Retail Trends 2021

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Buy local this festive season, for the sake of SA's economy

According to Proudly South African, consumers who loosen their purse strings during the upcoming holiday season and buy local instead of imported products could help improve South Africa's economic outlook by making a dent in the R1.1tn per annum presently spent on imports. At the same time, they would be contributing to developing a stronger job market and rebuilding South African businesses - a win-win for all.

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Although 2020 has been tough and the Covid-induced economic malaise contributed to a 48.9% drop in household spending, the festive season’s direct spending could help the hotel, restaurant and recreational sector, where income plunged by 99.9%. It is here that spending could immediately help the sector regain some of its lost ground, says Eustace Mashimbye, chief executive of Proudly South African.

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Lifting local manufacturing


“Most important, however, is reducing the R1.1tn spent annually on imported products. As pointed out recently by President Ramaphosa, if we redirected some of this spend to locally manufactured goods, we could add 2% to national GDP. Enabling our local manufacturers to supply just 2% of Africa’s imports (about R2.9tn annually) would add another 1.2% to GDP,” added Mashimbye.

Spending on local goods may seem like taking a small chip out of a mountain, but would help to reduce the pain of the ‘severe punch in the gut’ (StatsSA) which saw GDP drop by 16% between the first two quarters of 2020, giving an annualised growth rate of -51%.

“The lack of demand for South African goods, and our reliance on imported instead of locally manufactured items are dragging down local manufacturing. Purchasing locally-made clothing instead of items made in Asian countries would help the local textile and clothing industries, in which about six people a day lose their jobs,” says Mashimbye.

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Buying local more important now than ever


Traditionally, South Africans spend most between November and January and retail sales spike. The drivers of this activity are payments of bonuses and the Black Friday sales campaigns which have now been extended from a once-off event to cover a month or more of discounted sales.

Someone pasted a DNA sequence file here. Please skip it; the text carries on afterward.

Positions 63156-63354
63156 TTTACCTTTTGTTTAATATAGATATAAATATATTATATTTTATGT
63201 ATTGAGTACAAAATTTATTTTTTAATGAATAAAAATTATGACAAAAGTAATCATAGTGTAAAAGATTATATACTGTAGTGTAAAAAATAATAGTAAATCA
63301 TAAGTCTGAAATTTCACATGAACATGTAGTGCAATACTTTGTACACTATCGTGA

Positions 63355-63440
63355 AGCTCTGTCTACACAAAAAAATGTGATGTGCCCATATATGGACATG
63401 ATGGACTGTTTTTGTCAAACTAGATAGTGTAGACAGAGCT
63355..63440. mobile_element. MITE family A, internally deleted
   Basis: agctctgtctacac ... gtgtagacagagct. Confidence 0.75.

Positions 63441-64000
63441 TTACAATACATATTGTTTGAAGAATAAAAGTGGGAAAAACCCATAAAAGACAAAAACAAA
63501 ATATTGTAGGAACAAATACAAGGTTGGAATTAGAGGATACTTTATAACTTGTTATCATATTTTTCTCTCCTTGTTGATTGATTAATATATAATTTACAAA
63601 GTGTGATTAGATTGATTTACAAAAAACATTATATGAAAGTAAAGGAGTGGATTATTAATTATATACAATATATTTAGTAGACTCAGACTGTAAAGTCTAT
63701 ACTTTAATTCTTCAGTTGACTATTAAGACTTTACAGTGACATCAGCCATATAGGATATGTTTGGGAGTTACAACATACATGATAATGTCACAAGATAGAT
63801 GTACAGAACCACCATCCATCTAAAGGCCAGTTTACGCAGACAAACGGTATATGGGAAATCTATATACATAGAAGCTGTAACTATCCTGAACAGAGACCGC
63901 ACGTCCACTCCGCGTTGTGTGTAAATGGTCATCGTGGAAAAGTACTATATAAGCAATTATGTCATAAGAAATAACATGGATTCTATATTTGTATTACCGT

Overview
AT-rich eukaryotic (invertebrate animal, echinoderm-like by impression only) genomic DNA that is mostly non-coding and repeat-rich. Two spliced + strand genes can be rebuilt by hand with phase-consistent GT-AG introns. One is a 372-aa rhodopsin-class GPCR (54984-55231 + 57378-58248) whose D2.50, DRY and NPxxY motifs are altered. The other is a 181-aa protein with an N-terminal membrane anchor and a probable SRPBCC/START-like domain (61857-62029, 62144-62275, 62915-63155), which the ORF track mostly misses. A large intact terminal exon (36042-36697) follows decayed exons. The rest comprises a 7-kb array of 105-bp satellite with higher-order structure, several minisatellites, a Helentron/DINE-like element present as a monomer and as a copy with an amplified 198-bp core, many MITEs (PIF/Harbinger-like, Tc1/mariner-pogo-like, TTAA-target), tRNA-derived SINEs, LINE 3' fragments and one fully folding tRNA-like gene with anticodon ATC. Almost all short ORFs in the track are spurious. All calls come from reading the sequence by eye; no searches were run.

Previous statistics from 2018 have shown that 66% of all local shoppers who take advantage of Black Friday sales spend at least R1,600 each on Black Friday bargains. In the final mix, billions of rand are spent during this period.

Mashimbye says that if many bargain-hunters took the time to examine the ‘made-in’ labels on the goods for sale and opted for locally manufactured and produced goods, the impact would be positive for the economy as a whole. For many South Africans, this would equate to jobs retained and the opening of new opportunities.

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During the Covid-19 crisis, the focus on buying local increased as ports of entry were closed, and the movement of goods and services was restricted. “This had the effect of introducing local buyers to the high-quality local options available at retail outlets. We need to emphasise that our economy and people need this buying trend to continue. If we can make the return to local goods permanent, we will benefit.”

“There is no time like the present. As our ‘game time’ campaign emphasises, the time for buying local is more important than ever. We are in the second half of the game; we need action if we are to win and build a strong future. We need committed, proud South Africans to take action through their purses and wallets,” says Mashimbye.
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